Live Review: The Killers @ Brisbane Entertainment Centre

30 November 2022 | 9:02 am | Roshan Clerke

Here's what went down at the first stop of The Killers' 2022 Australian tour.

(Pic by Chris Phelps)

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I’m your stepdad” – Alex Cameron’s semi-satirical song about inherited fatherhood (Stepdad) had perhaps never been performed to more real-life stepdads than were in the audience at the Brisbane Entertainment Centre on Tuesday night.

Under bright white, static lighting, and joined by his five-piece touring band, Cameron was faced with a tough gig; his music is one long in-joke, and his placement on tonight’s billing felt like a misfire – square peg, round hole. “You don’t like the building, or what?” he asked the crowd at one point (between Country Figs and DIVORCE), receiving a muted, lacklustre response. And while the Brisbane Entertainment Centre is certainly a nightmarish hellscape, Cameron’s attempts at provoking a response from the unfamiliar audience proved more difficult than navigating the venue’s many carparks.

The Killers have infamously tested the limits of how much chicanery audiences are willing to put up with – the lyrics of their songs swing wildly between the poles of startling coherence and egregious nonsense – but lead singer Brandon Flowers is nothing if not sincere in his attempts to forge the appearance of connections with the people in his audience; “I just wanted to get back to where you are” – the lyrics from opener My Own Soul’s Warning could well have been describing Flowers’ yearning to return to performing in-person after years of pandemic-related delays. “Something stronger than COVID has brought us back together,” Flowers said to the crowd early in the set. “I’m talking about a little thing called rock’n’roll! Brothers and sisters, can I get an amen?” 

Pic by Chris Phelps

Flowers has described the band’s recent music as ‘celestial rock and roll’, and the set production tonight mirrored the tension between the band’s Las Vegas show-business roots and their spiritual aspirations: a giant projection of Thomas Blackshear’s Dance Of The Wind And Storm painting framed the band in silhouette early in the night, before it faded to black as confetti cannons burst over the crowd. 

Nevertheless, the feeling of yearning permeates much of The Killers’ recordings – a simple glance at some of the song titles from the night’s setlist reveals as much: When You Were Young, Shot At The Night, Running Towards A Place, Runaways – and it makes for a compelling driving force, especially when paired with Dave Keuning’s aching guitar lines, performed these days by Ted Sablay, who has more-than-capably assumed lead guitar roles in the band’s touring line-up since Keuning retired from the road.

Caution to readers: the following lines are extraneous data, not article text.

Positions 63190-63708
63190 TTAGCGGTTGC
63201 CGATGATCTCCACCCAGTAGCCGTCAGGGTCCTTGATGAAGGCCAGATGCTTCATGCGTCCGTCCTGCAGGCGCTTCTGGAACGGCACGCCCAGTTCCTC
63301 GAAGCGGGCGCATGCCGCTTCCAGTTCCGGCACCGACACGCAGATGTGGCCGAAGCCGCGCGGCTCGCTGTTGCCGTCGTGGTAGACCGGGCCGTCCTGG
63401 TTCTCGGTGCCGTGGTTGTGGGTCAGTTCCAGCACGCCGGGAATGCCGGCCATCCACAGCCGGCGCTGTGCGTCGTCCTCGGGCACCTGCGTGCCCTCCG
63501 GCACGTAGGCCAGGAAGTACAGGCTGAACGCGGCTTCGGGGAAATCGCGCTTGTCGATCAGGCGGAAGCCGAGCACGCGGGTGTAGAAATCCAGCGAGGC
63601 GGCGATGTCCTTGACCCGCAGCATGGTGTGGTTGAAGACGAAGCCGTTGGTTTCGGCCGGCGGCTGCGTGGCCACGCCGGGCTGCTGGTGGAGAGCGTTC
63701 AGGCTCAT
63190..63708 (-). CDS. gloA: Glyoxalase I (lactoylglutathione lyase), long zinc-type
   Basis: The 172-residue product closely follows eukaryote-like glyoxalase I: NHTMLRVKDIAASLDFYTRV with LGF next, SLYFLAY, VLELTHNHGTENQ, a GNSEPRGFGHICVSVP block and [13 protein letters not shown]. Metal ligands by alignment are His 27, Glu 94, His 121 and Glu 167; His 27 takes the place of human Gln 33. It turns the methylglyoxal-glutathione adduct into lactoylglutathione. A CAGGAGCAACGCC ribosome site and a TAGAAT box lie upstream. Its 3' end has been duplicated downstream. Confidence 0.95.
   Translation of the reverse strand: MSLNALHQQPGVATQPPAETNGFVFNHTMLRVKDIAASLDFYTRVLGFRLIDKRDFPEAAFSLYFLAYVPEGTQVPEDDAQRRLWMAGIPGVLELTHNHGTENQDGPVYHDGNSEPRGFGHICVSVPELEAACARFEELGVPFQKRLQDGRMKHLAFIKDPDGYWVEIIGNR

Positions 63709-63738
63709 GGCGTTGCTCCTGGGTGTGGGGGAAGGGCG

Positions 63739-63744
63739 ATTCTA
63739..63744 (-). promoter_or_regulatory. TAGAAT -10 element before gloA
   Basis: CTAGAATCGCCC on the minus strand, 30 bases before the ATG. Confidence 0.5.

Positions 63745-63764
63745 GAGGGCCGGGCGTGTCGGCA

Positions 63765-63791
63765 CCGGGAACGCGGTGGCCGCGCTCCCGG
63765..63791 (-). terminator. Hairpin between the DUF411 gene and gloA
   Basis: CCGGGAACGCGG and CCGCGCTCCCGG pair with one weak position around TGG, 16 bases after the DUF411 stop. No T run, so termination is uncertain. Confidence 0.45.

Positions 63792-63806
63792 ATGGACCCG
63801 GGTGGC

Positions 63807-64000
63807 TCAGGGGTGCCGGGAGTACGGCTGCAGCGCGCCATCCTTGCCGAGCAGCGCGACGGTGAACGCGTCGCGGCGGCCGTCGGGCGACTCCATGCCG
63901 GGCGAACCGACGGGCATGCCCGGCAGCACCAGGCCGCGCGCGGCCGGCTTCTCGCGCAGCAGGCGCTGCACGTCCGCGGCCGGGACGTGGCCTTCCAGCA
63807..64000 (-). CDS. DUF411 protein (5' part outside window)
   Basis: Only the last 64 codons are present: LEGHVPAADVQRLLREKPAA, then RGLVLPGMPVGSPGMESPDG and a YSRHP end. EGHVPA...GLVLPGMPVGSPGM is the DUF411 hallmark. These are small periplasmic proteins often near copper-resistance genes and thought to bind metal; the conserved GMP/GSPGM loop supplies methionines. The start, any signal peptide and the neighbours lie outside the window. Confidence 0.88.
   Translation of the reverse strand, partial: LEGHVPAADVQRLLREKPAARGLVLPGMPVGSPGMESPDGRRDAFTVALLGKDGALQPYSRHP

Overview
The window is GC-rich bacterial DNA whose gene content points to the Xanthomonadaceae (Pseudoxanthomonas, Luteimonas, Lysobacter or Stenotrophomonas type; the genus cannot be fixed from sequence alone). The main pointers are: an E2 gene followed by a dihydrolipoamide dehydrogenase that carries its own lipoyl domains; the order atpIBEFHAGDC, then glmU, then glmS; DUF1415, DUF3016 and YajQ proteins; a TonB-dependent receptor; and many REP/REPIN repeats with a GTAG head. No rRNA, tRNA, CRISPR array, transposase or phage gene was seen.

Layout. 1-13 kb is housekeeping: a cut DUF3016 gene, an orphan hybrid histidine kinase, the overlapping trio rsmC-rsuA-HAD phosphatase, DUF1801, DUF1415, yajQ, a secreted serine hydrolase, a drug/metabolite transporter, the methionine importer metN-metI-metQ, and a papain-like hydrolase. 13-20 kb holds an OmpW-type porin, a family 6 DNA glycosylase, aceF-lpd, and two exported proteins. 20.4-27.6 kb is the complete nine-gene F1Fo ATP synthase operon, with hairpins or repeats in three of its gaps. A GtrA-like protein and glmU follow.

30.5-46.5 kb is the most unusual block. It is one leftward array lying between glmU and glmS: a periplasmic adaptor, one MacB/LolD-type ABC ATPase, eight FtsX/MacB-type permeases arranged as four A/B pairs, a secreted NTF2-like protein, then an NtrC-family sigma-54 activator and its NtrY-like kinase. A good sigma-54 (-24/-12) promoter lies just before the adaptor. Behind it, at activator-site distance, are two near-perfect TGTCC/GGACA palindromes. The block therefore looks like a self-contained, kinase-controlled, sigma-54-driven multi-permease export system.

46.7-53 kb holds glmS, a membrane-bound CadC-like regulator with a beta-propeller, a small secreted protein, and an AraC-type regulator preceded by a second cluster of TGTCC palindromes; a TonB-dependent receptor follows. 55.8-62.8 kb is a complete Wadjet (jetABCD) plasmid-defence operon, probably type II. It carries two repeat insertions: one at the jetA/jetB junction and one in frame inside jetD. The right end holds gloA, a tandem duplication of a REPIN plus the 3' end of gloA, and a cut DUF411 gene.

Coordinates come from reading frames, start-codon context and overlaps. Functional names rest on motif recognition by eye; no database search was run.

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Faithfully powering through songs from each of their seven studio albums, the band was note-perfect. With the exception of Cody – the only selection from the band’s most recent album, a collection of literary, small-town vignettes called Pressure Machine – which many in the audience treated as an opportunity for a beer and bathroom break, recent songs on tonight’s setlist like Caution and Dying Breed received a warm welcome.

Pic by Chris Phelps

The band’s music stands on the shoulders of giants (especially a famous one from New Jersey), and the concert was as much of a celebration of their own songs as it was a celebration of the music that has inspired them – heard in the echoes of Erasure’s A Little Respect in Robbie Connolly’s synth refrain on Boy; or Ronnie Vannucci’s In-the-Air-Tonight drum fills during Shot At The Night; or Flowers’ decision to cover The First Time Ever I Saw Your Face, intimately accompanied by Sablay on guitar. 

Much like the elusive meaning of much of the band’s music, Flowers’ latest keyboard stand, a glowing infinity sign (he has a new design for each tour), was a symbol that seemed to take on different meanings from moment to moment: it was an intimation of eternity during My Own Soul’s Warning; it was a sideways ‘S’ during Sam's Town track Enterlude; jealous eyes during Mr. Brightside; a pair of alien peepers during Human; space goggles during Spaceman; and, during Somebody Told Me, just another item of kitschy Las Vegas ephemera. 

For most of the night, when he wasn’t behind the keyboard, Flowers was running from side-to-side of the stage – a Sisyphean figure ever trying to reach the top of that hill, to communicate something true, to implode the mirage. The band’s catalogue is full of prayers, petitions, religious allusions, and oblique questions about ontology, and the fact that they have managed to build their success on the strength of such slanted and memorably elliptical, if sometimes preposterous, songwriting (it was surreal to look around the crowd during Human, Read My Mind, and All These Things That I’ve Done and wonder exactly how many different pages we were all on regarding these songs’ meanings) is a testament not only to the enduring power of twentieth-century popular music, but also to the rubbery, elastic qualities of the English language; it is truly some kind of mysterious.

For all remaining tour dates, click here.Pic by Chris Phelps